Lucas Schweiger is one of our newest Recruiters here at Payments & Cards Network. Lucas has a British / German background, growing up in both countries. He joined PCN on the 1st November and specialises in Blockchain and Cryptocurrencies, expanding the network in this area. Today we’re continuing our interview series and chatting with Lucas about his background, digital currencies and the current market.
Can you tell me a bit about your background?
I grew up in the UK but I spent my high school years in Munich. I was always interested in business and entrepreneurship. In Maastricht I studied for 6 years. I got my BA in polyscience, spent a year studying entrepreneurship and then my Master’s in Public policy/econometrics. While there, I dove into the tech world, and startups and I wanted to find out how to involve myself more. While in Maastricht, I started up a foundation for refugees. We created a startup incubator—so many refugees are highly educated people with skills to contribute to tech. It was difficult to be so dependent on private funding and when I decided to move to Amsterdam, I left the foundation to others to run. I still do accounting but leave the everyday work to others.
How did you first become interested in blockchain and bitcoin?
I was very interested in technology and digital currencies. I was so fascinated by how blockchain works–it’s extraordinary. So, I started researching, seeing how I could get involved. I realized that my background was very political not so much engineering, so I felt coming to Amsterdam was a great option. It’s a tech hub, and there’s so many ways to get involved and go to meetups. I really am so passionate about disruptive technologies—they show the changes coming our way.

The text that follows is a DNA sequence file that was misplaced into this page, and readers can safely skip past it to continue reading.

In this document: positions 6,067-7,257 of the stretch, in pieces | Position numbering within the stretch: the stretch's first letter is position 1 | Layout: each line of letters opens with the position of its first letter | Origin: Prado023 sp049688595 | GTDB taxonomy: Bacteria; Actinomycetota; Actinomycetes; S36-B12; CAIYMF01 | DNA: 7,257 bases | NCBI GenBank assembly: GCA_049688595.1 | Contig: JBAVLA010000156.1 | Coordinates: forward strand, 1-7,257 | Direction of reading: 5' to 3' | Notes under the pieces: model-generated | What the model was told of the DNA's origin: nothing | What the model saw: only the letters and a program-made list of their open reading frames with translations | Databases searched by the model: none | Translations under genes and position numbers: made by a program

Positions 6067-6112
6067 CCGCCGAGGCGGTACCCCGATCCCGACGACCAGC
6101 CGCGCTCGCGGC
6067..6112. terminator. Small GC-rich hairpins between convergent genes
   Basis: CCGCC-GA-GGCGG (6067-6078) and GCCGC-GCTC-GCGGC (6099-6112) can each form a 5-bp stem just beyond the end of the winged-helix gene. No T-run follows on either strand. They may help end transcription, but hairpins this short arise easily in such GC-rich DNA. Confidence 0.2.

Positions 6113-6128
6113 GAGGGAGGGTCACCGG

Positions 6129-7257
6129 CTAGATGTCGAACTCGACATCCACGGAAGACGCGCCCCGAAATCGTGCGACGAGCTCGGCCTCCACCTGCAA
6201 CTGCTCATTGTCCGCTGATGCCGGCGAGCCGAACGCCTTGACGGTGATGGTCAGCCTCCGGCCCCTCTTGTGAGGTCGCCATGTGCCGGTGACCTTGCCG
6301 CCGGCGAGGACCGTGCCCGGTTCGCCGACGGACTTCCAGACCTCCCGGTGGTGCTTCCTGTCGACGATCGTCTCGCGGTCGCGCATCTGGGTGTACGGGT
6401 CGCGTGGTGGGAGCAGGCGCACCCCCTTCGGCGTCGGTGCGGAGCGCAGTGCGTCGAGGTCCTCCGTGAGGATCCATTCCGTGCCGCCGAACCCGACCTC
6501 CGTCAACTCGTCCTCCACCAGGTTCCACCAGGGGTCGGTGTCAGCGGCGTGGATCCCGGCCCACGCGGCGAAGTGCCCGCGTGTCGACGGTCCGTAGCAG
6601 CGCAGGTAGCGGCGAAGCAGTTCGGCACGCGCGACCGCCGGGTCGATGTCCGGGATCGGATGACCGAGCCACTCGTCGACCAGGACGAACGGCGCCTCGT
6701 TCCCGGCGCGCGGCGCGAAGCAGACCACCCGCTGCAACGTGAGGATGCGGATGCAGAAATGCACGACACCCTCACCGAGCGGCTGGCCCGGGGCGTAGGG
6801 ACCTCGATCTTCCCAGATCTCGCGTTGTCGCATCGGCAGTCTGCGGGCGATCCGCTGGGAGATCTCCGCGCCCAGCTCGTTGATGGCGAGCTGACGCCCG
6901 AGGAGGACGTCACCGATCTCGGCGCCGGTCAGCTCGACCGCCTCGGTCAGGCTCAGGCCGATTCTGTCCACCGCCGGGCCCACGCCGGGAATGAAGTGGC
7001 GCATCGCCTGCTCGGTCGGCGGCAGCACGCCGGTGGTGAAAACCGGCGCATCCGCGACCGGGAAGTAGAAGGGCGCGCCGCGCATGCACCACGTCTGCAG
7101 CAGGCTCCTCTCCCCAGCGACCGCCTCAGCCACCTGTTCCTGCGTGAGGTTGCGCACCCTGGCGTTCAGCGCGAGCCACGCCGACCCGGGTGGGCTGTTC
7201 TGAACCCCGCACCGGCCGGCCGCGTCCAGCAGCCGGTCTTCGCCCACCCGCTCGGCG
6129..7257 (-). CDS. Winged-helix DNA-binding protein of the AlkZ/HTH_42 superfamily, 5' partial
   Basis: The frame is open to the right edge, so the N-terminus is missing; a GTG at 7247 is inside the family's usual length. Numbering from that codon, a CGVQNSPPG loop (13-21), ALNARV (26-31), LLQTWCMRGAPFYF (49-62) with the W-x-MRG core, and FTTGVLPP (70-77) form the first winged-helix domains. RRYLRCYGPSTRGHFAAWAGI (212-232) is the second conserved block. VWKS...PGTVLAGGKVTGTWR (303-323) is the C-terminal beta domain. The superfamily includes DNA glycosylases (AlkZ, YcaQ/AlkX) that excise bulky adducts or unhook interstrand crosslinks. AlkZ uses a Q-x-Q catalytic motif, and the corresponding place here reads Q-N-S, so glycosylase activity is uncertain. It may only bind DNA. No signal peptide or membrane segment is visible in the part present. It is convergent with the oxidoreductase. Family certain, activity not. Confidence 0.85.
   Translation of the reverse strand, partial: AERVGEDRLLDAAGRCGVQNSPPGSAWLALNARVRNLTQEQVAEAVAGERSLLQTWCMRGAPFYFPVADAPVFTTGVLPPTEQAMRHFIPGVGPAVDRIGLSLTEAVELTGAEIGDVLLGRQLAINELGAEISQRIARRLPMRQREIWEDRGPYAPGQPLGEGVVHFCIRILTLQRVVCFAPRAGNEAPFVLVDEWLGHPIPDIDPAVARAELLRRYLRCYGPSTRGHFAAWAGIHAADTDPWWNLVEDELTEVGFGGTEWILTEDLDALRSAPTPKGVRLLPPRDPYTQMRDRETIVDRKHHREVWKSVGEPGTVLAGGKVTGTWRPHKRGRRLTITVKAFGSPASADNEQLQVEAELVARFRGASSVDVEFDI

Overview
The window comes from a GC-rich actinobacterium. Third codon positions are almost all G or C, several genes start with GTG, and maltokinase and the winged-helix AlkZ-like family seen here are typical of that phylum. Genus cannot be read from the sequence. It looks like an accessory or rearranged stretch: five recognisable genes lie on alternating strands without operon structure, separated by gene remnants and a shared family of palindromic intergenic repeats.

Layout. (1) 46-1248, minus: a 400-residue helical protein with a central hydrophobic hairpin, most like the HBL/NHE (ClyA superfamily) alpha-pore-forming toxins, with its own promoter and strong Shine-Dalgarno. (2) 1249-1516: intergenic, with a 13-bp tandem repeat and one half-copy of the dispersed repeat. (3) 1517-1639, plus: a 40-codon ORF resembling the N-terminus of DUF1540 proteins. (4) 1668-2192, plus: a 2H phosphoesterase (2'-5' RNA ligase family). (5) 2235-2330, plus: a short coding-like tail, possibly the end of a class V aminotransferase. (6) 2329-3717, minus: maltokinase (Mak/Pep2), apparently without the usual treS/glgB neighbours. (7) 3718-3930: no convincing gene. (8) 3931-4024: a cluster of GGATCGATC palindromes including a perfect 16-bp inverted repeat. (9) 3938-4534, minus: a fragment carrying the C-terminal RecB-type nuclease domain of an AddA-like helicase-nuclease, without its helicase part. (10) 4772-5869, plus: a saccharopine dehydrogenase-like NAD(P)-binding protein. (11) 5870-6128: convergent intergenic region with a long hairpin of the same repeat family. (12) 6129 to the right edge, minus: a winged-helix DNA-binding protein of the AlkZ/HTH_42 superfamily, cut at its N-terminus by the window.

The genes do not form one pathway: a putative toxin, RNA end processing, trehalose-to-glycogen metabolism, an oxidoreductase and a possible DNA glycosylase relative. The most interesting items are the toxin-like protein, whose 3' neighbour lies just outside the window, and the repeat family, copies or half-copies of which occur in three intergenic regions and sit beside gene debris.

How did this lead to PCN?
I found Payments & Cards Network through f6s and saw that PCN works within the payments system. So I thought it would be a way to try new things, and consulting would allow me to specialize in my field of interest–blockchain and digital currencies. And there’s still not too many people specialized in digital currencies, it’s a niche field at this time for consultants.
What do you like about living in Amsterdam?
Compared to Maastricht, there’s just so much to do. There’s lots of stuff going on every day, within proximity. It’s easy to get around. There’s a great night life, good food, and it’s a young city full of startups. Every night there’s a cool meetup to go to, there’s so many options.
How have you been feeling about Payments & Cards Network so far as one of our newer members?
At the beginning, of course it’s all new and fresh, but we have such a good team vibe. And there’s a startup feeling to the office. My colleagues are all knowledgeable and what I like is that anyone here will help each other out. There’s good energy, it isn’t rigid, you can take a break when you need to, play pool, clear your head. The people are what makes it feel comfortable. That’s what I appreciate, especially being new here is that I have help and support and it’s warm and welcoming. My peers are always making sure they’re on top of their game, that they’re aware of payments innovations so that they can help their clients.
What have you noticed about the trends in the market?
The market is getting so much hype right now, just like the internet did when it emerged. This is good as it means things get going and that people are innovating. It will take about 4-5 years to make a solid impact, and right now companies are putting a lot of money into digital currencies and blockchain. They want to keep up in the race and make sure they don’t fall behind. With such a massive disruptive change, and seeing an end to traditional payments, companies keep up with trends. And that means companies often all want the same specialists and engineers. They have a niche market and these are the people that all the companies want. They know who they want to work with and they want it asap.
Do you have advice for people trying to get into the market?
I’d say really establish your own network. Know who you’re working with and make sure the people you’re working with care about the technology. You don’t want to surround yourself with people who care because of the hype, but people who genuinely care and are contributing to the technology.